From a racial point of view, the narrator and Oyler herself are fine with blaming white people for several of the world’s woes (never once attempting to narrow down any potential sub-groups within the white demographic), but the novel also flatly leaves several examples of anti-white rhetoric open for interpretation. There are descriptions of signs carried at the 2016 women’s march that mocked white women for not attending BLM protests (as if they’re intrinsically related), as well as a story about her friend excusing his rude treatment of a waiter because “It’s okay if they’re white.” In today’s Zeitgeist, an author condemning this mindset would be buried under their publishing house, but again, Oyler leaves it there and actually allows the reader to have his own opinion; something less and less commonly seen from the modern culture-generator.
Regardless of her confusion, the main character is unable to make any positive changes in her life, and the possibility of becoming unstuck from time seems unlikely. She’s able to poke holes in the reasons behind the women’s march — which she attends — but can’t fully admit its baselessness. The woes of social media addiction are routinely spelled out, but she continues to immerse herself in it. Likewise, the whole “conspiracy theories got Trump into office” narrative is questioned, but none of the actual reasons for his election are validated. Never once are the preconceived notions of the Left’s orthodoxy ever considered as conspiracy theories themselves. It’s similar to a lot of other Trump-era mainstream fiction that admits to the impotence of approved thought processes but dares go no further.
Much of Oyler’s earlier work follows a similar theme. She’s made a name for herself by writing scathing reviews of books whose titles mandate default celebration, Bad Feminist being a perfect example. However, this booing-your-own-team-from-the-bleachers mentality does not distract from her insight. In an interview with The Cut, her work is summed up as such:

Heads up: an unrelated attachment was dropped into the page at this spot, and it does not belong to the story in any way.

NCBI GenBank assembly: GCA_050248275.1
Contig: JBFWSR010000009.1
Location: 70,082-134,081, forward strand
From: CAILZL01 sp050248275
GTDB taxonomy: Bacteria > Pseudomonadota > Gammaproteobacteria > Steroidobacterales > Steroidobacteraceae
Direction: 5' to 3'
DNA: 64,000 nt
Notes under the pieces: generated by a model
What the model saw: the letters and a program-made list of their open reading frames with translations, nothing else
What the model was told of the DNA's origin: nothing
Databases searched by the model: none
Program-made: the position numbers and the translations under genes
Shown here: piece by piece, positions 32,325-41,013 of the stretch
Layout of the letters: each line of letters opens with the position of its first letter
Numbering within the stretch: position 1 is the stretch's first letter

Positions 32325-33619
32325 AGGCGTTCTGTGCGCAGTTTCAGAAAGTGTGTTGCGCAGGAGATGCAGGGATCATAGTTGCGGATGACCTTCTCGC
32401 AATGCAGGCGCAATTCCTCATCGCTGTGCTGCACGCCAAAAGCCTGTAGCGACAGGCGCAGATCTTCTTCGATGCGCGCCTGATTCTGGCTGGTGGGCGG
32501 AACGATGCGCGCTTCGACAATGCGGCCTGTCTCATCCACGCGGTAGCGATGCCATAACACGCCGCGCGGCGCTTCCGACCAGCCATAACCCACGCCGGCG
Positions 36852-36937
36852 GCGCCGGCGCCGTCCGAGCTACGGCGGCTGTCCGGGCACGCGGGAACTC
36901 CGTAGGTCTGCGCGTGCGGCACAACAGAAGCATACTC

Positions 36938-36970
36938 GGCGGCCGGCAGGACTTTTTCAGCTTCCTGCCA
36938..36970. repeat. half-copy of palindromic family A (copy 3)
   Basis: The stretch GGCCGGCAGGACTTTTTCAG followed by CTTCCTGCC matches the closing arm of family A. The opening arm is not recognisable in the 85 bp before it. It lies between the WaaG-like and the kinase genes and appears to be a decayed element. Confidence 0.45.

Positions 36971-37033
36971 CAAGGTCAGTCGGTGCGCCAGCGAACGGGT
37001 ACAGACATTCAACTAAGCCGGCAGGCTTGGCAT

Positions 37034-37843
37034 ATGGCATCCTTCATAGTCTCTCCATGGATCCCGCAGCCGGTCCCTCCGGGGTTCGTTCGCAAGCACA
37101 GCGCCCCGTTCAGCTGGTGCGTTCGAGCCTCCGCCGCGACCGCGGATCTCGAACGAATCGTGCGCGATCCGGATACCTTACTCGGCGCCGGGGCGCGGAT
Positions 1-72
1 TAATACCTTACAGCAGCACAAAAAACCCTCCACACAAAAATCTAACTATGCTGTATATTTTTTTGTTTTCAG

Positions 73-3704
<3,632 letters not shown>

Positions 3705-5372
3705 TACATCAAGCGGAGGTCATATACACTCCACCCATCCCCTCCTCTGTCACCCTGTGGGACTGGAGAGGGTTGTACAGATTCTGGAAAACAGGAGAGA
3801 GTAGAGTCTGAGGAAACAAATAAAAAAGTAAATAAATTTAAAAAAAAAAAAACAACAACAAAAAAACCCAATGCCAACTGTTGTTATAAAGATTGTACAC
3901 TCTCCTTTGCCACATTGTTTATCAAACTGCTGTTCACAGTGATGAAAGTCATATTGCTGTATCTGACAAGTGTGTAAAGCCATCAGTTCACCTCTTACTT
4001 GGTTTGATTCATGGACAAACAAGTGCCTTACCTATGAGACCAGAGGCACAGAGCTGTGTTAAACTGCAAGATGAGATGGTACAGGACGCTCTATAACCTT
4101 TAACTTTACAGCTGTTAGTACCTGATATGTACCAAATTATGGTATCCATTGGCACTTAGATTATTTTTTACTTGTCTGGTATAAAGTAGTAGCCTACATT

What animates Oyler’s body of work is a preoccupation with the way cultural products are marketed, and how capitalism, the internet — and, sometimes, what passes for feminism — manipulate how we respond to them. Nothing offends her like received wisdom, lazy clichés, or empty moralizing, and while her style isn’t always straightforward, she is direct.
Later in the piece it’s revealed that she also disapproves of Israel, Alexandria Ocasio-Cortez (who Oyler says represents “Internet socialism”), and modern feminism writ large. On these points alone, she might be mistaken for a genuine Dissident Rightest. And if, one day, she’s able to avoid the seemingly inevitable path to crazy wine aunt, maybe she’ll join the team.
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 Dylan Louis Monroe is an artist whose work focuses on conspiracy theories, as they’re conventionally known.
 Just Sink, “Romney campaign tells Obama to ‘rein in his supporters’ on Nazi comments.” The Hill, 5 September 2012.
 Oyler, Fake Accounts, p. 216.
 Ibid., p. 195.
 Ibid., p. 54.
 Ibid., p. 131.
 Ibid., p. 82.